While on the subject of power management, you can also tune your laptop, as well as many other portable devices to be a little more miserly with their power. Going into your computer's power management screen and having it spin down your drives, turn off the screen, or go into standby more quickly than the default lets it conserve it's power. You can tune these settings to your preference since having the screen shut off while you're in the middle of reading something isn't good, but neither is having your laptop burn all of it's power displaying something you walked away from an hour ago. You may also be able to set your processor to clock down, which makes it run at a slower speed than it normally would, making it use less power. (Thanks to alex-sharetskiy for the reminder about this one.)

If your power management built into your machine isn't able to do this there may also be aftermarket software that allow you underclock your processor, but be careful since these programs are usually able to overclock as well, putting more strain on the processor than it may be able to handle. You'll be saving a lot of battery power if your laptop breaks and can't use it.

Step 7: New Batteries

Another way you can extend the battery time of your electronics is to replace the batteries, either with new ones or with higher capacity ones. Many popular or power hungry cell phone designs have after market batteries that come with a larger back plate and have a higher capacity than the stock one. Replacing a laptop's battery after it's lost a sizable chunk of it's run time (after a couple years) is a quick, albeit not too cheap way to get more battery life. When looking for standard size rechargeable batteries, you can also keep an eye out for their capacity, rated in mAH (milli-Amp hours). The higher the number the longer it'll last.

Step 8: Turn It Off!

While it may seem obvious, one final thing that can be done to save power on a battery powered device is to simply turn it off or take out the battery. If you're going to be out of the house for a couple days and won't have your charger on you, you can turn off your phone when you know you won't need it and save its battery for when you do. This goes for laptops as well. Standby mode will eventually kill your laptop's battery, so if you won't be using it for a while but would also like to keep your programs running put it into Hibernate mode. This will have the computer save everything to the hard drive then power off. When you turn it back on it'll pick up where it left off.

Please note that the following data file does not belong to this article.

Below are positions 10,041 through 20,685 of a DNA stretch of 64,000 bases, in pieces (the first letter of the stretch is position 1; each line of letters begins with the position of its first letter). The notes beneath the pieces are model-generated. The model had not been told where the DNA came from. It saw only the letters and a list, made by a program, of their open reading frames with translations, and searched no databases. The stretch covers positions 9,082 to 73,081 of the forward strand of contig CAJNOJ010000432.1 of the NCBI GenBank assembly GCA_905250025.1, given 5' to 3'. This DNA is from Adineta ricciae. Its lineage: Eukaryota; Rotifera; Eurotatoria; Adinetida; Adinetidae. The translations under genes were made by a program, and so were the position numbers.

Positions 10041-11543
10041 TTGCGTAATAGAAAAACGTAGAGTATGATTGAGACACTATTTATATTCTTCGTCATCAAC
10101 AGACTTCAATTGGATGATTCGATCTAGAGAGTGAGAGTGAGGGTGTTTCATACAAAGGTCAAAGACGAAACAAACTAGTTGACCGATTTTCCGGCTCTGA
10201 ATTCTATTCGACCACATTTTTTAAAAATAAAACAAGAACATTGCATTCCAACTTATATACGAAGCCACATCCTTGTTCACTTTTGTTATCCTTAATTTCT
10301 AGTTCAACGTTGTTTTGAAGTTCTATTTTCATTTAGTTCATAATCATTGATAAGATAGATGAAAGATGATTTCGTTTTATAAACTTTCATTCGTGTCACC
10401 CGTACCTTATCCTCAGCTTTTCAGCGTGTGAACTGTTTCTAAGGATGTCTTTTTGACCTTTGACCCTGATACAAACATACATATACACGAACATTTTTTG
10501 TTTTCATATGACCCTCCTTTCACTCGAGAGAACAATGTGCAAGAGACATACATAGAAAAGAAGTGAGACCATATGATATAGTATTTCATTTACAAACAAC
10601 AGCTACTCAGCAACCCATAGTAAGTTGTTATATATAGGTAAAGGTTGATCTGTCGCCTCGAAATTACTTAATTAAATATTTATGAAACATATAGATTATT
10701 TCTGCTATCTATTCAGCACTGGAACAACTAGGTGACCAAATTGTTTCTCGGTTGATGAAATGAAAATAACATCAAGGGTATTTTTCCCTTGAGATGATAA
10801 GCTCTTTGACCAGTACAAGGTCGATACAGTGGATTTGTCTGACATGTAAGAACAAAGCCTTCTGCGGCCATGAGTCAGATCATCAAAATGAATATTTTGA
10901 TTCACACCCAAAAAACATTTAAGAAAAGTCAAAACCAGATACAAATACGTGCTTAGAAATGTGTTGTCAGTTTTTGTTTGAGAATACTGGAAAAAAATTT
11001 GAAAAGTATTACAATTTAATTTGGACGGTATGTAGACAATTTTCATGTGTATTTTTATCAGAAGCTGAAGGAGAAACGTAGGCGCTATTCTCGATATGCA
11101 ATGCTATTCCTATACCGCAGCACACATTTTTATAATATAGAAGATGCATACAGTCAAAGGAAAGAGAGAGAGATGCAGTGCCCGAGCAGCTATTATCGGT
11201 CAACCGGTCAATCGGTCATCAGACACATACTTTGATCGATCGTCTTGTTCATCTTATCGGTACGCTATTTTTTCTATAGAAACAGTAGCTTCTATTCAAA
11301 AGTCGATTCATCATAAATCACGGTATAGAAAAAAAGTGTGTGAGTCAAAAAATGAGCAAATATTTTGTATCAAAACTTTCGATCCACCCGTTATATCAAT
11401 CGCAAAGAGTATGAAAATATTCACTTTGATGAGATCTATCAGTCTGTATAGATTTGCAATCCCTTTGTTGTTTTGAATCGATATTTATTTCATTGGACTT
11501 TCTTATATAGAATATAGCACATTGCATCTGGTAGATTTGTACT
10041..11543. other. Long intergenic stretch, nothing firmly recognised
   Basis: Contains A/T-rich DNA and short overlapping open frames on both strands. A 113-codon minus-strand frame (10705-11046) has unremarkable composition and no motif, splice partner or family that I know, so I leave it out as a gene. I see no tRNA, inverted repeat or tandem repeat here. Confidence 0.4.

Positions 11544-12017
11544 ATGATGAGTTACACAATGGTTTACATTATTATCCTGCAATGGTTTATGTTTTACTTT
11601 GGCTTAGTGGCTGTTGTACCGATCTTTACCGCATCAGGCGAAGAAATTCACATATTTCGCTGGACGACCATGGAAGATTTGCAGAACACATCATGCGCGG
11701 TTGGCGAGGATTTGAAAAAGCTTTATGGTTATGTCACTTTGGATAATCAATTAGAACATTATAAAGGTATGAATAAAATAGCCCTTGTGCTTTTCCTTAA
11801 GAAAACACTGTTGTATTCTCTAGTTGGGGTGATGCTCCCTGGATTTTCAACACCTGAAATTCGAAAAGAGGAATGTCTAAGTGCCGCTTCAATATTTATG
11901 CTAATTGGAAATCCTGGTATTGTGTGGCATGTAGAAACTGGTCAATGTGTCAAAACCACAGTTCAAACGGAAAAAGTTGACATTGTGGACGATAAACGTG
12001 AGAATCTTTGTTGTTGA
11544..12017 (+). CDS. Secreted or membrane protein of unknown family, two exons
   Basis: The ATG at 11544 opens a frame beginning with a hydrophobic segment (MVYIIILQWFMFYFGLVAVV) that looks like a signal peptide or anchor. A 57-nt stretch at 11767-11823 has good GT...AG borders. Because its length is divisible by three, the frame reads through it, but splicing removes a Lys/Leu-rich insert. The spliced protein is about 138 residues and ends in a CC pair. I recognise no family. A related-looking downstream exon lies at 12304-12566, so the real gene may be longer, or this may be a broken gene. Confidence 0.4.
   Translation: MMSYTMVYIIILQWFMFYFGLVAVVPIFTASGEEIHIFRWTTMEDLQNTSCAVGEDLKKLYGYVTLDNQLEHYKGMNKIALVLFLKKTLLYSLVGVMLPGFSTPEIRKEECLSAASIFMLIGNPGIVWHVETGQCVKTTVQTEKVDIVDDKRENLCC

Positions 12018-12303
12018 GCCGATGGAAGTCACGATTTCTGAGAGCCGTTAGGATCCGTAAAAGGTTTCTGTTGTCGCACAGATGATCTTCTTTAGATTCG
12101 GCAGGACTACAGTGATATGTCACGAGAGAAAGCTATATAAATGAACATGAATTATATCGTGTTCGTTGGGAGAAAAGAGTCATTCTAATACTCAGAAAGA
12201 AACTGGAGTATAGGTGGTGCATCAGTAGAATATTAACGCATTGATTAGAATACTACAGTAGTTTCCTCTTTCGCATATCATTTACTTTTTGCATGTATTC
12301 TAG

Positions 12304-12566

I hope you've gotten some tips here that'll help your squeeze out that last vital drop of power from your batteries, and feel free to suggest any other battery saving tips below!

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    19 Discussions


    7 years ago on Step 2

    2, 4, 6, 8, 10, 11.... Yep, sounds legit to me.


    Reply 9 years ago on Introduction

    Mine goes to 35.It probably goes higher than that,but I didn't test it.


    9 years ago on Introduction

    I took the battery out of my computer and power it from the AC adapter. It saves power by not turning electrical energy to chemical energy and back to electrical energy.


    9 years ago on Step 3

    The same principals with the microsoft zune, if you turn off the wireless, the battery life nearly doubles!


    Reply 10 years ago on Introduction

    Yeah, that was on my work computer. I might add a screen cap from a Mac and Ubuntu machine as well.


    10 years ago on Step 6

    thats an interesting thought ( and a great prank to my bro ) please tell me how to turn down a processor?

    2 replies

    Reply 10 years ago on Introduction

    There's either a setting for the clock multiplier or front side bus speed in the computer's BIOS, or there are various programs depending on your processor to do that from within your OS. It's worth noting that messing with this can make the computer unresponsive or overheat it if you turn it up. It also doesn't make it act slower like a film played in slow motion, so it's not such a great prank.


    Reply 10 years ago on Introduction

    ok, PLESE GIVE ME A FRIKIN PROGRAM! IVE SEARCHED THE WHOLE INTERNET AND NO ONE HAS ONE! i cant get into my bios, i broke them trying to get through the pass my dad set( he dont remember it anymore and the jumper switch wont work )


    10 years ago on Introduction

    uhm...yeah...if you want to turn all the fun stuff off, you can make the batteries last longer... And, turning the device all the way OFF will give you maximum battery life... I'm just being obtuse, here, in fun. The real answer is, as has been, better power technology. Ironically, it is small consumer devices like those you showcased that are driving better power research faster than any other industry sector.

    1 reply

    Reply 10 years ago on Introduction

    Yep, turning off the fun stuff does detract from your total usefulness, but there are scenarios where it's useful. You don't need a cd going, your screen set to maximum brightness or bluetooth, or wifi sniffing around to get a paper written when you're stuck in a brownout the night before turning in a big report or some equally not likely but possible situation.